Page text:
child

CHILD GROWTH AND DEVELOPMENT

Adequate nutrition is one of the important factor influencing growth & immunity. A balanced diet must contain sufficient amount of carbohydrate, protein, fat, vitamins, minerals and fibre in the required amounts. Each of these nutrients has a vital role in the all-round growth and development of children1.  

A gap in intake of macro and micro nutrients can put a child into the vicious cycle that takes its toll on growth. This vicious cycle starts with inadequate nutrition and it may lead to infection & impaired immunity. As a result of this vicious cycle, a child may falter in desired growth for age. Breaking this vicious cycle is critical to help a child achieve age appropriate growth2

growth

Ways to Help

It may surprise you to know that between 70-80% of your immune cells are located in the digestive system. A balanced diet helps fuel the immune system by providing necessary nutrients so the digestive system can function properly. Probiotics which are good bacteria & Pre-biotics which are food for good bacteria are known to support gut health & immunity3,4.

PediaSure contains Immuno nutrients like Probiotics (Bifidobacterium and Lactobacillus acidophilus) & Fructo-oligosachharide a known prebiotic fiber. PediaSure also contains Vitamin C, E, Zinc and selenium which are are known “Antioxidants” to fight against free radicals

References:
  1. Ghai OP.Normal growth and its disorders in: Ghai essential Pediatrics 7th edition; Ghai OP, Paul V, Bagga
  2. Philip C. Calder Nutrition Research Reviews (2000), 13, 3-29 (Undernutrition, infection and immune function)
  3. Furness, John B., Wolfgang A. A. Kunze, and Nadine Clerc. Nutrient Tasting and Signaling Mechanisms in the Gut. II. The intestine as a sensory organ: neural, endocrine, and immune responses. Am. J. Physiol. 277 (Gastrointest. Liver Physiol. 40): G922–G928, 1999.
  4. National Institute of Nutrition ICMR. Dietary Guidelines for Indians - A Manual.; 2011. http://ninindia.org/DietaryGuidelinesforNINwebsite.pdf
PHYSICAL ACTIVITY

PHYSICAL ACTIVITY

Being physically active helps kids feel better in more ways than you may think. Kids who are physically active have better brain function and tend to do better in school than kids who aren’t3. A balanced diet that contains all the food groups will help ensure your child has proper growth & development to stay healthy & disease free.1-4

Ways to Help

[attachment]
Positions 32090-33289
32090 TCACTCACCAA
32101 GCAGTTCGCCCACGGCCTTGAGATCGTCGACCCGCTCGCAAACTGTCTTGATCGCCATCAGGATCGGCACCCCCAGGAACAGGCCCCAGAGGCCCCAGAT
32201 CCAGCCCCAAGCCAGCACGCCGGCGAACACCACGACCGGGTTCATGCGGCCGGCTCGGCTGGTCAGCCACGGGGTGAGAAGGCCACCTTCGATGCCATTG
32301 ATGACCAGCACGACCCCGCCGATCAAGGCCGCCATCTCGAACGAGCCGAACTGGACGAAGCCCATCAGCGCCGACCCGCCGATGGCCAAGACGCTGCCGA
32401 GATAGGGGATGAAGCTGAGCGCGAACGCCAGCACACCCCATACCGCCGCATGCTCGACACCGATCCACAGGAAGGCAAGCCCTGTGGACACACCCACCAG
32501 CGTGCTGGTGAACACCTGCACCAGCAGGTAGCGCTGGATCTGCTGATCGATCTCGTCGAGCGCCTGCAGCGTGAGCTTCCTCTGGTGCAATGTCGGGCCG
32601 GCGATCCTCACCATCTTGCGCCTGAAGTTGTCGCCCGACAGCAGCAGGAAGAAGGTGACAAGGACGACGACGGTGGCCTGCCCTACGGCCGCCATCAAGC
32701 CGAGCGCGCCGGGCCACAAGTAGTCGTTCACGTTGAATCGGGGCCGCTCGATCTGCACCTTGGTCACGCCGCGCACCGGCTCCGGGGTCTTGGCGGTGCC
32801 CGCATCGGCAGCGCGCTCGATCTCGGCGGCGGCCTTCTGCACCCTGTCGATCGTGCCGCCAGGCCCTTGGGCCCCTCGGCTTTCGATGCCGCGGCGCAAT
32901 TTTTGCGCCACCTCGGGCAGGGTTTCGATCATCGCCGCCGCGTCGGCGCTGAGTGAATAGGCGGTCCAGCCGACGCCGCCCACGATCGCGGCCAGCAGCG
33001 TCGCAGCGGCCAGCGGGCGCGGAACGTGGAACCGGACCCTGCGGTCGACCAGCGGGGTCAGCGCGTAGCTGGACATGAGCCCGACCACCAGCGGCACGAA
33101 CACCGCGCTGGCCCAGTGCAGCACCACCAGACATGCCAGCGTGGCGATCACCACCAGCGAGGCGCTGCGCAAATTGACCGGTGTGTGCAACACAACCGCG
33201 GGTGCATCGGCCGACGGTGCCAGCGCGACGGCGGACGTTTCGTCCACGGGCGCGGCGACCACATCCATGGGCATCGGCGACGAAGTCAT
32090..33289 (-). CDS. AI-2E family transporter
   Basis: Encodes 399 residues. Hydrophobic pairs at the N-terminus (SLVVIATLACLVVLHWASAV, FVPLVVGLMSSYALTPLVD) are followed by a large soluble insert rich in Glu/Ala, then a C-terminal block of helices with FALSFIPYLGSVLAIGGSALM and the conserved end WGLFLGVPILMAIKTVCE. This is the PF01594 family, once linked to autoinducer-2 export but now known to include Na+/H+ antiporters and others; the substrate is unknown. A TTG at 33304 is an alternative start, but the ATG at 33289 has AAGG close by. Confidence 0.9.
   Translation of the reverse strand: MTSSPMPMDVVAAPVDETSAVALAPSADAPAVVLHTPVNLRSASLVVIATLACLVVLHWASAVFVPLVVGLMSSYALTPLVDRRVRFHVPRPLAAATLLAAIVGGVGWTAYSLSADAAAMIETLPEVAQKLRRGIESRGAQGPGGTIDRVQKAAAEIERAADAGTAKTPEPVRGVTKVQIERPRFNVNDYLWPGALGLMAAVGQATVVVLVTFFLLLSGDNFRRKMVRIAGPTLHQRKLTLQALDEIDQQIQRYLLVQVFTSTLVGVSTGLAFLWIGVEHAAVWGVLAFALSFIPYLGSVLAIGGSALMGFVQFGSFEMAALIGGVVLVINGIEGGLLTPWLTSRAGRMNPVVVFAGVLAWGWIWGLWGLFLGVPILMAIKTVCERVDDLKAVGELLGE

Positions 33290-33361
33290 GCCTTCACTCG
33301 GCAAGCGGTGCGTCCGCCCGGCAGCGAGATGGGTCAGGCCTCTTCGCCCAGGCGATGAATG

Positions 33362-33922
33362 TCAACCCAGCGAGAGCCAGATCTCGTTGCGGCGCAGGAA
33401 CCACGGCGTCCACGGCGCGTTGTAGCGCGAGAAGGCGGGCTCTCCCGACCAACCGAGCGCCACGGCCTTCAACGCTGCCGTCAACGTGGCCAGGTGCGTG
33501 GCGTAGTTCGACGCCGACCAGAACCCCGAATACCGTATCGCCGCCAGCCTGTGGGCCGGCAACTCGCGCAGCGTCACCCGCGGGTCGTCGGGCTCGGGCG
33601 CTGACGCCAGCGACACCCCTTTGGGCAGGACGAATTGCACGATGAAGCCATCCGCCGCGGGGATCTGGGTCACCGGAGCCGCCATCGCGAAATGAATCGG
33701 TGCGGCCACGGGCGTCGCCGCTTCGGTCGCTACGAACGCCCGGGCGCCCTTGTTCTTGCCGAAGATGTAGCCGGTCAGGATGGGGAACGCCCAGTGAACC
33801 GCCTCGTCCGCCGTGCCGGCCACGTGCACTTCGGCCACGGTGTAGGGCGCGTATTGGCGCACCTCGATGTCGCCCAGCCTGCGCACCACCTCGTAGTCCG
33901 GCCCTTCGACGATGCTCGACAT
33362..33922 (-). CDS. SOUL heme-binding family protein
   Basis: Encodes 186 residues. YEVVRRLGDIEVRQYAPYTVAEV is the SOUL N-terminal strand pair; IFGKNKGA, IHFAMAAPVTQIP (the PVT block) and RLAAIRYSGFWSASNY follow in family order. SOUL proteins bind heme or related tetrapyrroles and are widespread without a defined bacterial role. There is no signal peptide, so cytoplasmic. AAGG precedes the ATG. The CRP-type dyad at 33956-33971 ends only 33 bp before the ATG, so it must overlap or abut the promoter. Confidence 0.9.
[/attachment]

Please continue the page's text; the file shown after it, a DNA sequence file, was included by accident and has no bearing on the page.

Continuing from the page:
The body gets the calories it needs for energy from 3 nutrients – carbohydrates, protein, and fat4. Carbohydrates calories are the simplest form of readily available energy. As long as there is not an excess of carbohydrate foods, this energy is burned as fuel and is not converted into fat. Sources of complex carbohydrates such as whole grains and fresh fruits and vegetables with the skin left on provide fiber that the body digests more slowly and therefore are the best choices for kids and adults5.

Protein-rich foods are broken down into amino acids that are used by the muscles for growth. Unsaturated fats (also called healthy fats) are a necessary part of a healthy diet. When protein, carbohydrates, and fat are consumed together, digestion is slowed and energy is provided over a longer period of time2,4,5.

Pediasure contain a scientifically-balanced blend of these 3 macro nutrients meeting AMDR guidelines ( Acceptable Macro nutrient distribution range given by Institute of Medicine ,US) providing energy to help your kids be physically active6.

References:
  1. Institute of Medicine of the National Academies. Educating the Student Body: Taking Physical Activity and Physical Education to School. (May 2013) https://www.nationalacademies.org/hmd/~/media/Files/Report%20Files/2013/Educating-the-Student-Body/EducatingTheStudentBody_rb.pdf
  2. Ghai OP.Nutrition Chapter 6: Ghai essential Pediatrics 7th edition; Ghai OP, Paul V, Bagga A
  3. U.S. Department of Health and Human Services. 2008 Physical Activity Guidelines for Americans. 2008. http://www.health.gov/paguidelines/. Accessed October 7, 2016
  4. National Institute of Nutrition ICMR. Dietary Guidelines for Indians - A Manual.; 2011. http://ninindia.org/DietaryGuidelinesforNINwebsite.pdf
  5. U.S. Department of Health and Human Services and U.S. Department of Agriculture. 2015 – 2020 Dietary Guidelines for Americans. 8th Edition. December 2015. https://health.gov/dietaryguidelines/2015/guidelines/. Accessed October 7, 2016
  6. In Krause's Food and the Nutrition Care Process, 13th Edition; 2012
COGNITIVE DEVELOPMENT

COGNITIVE DEVELOPMENT

Good nutrition is important for cognitive development. Emerging science shows that many nutrients are needed for healthy brain function. Essential fatty acids - ALA ( Alpha linoleic acid) & LA ( Linoleic Acid) are known to support brain development. Iron is an integral part of haemoglobin which supplies oxygen for the brain to function. Choline helps in formation of neuro transmitter. Iodine helps in cognitive development1-3.

It’s a balance of many important nutrients working together that contributes to brain development

Ways to Help

Providing your child with a balanced and varied diet, including many different nutrients such as ALA,LA,Iron,Choline,Iodine can help give them a healthy start as their brain continues to develop2.

Since the body does not produce enough ALA , which is an essential fatty acid kids need to consume it in the diet to meet the body’s needs. We can get ALA from foods such as walnut, flaxseed,soyabean,chikpeas4.

Pediasure contains neuronutrients like ALA , LA , Iron , Iodine, Taurine, Choline to support brain development

References:
  1. Basch CE. Breakfast and the achievement gap among urban minority youth. J Sch Health. 2011;81(10):635-640.
  2. FAO of the United Nations. Fats and Fatty Acids in Human Nutrition.; 2010. http://www.fao.org/docrep/019/i1953f/i1953f.pdf
  3. National Institute of Nutrition ICMR. Dietary Guidelines for Indians - A Manual.; 2011. http://ninindia.org/DietaryGuidelinesforNINwebsite.pdf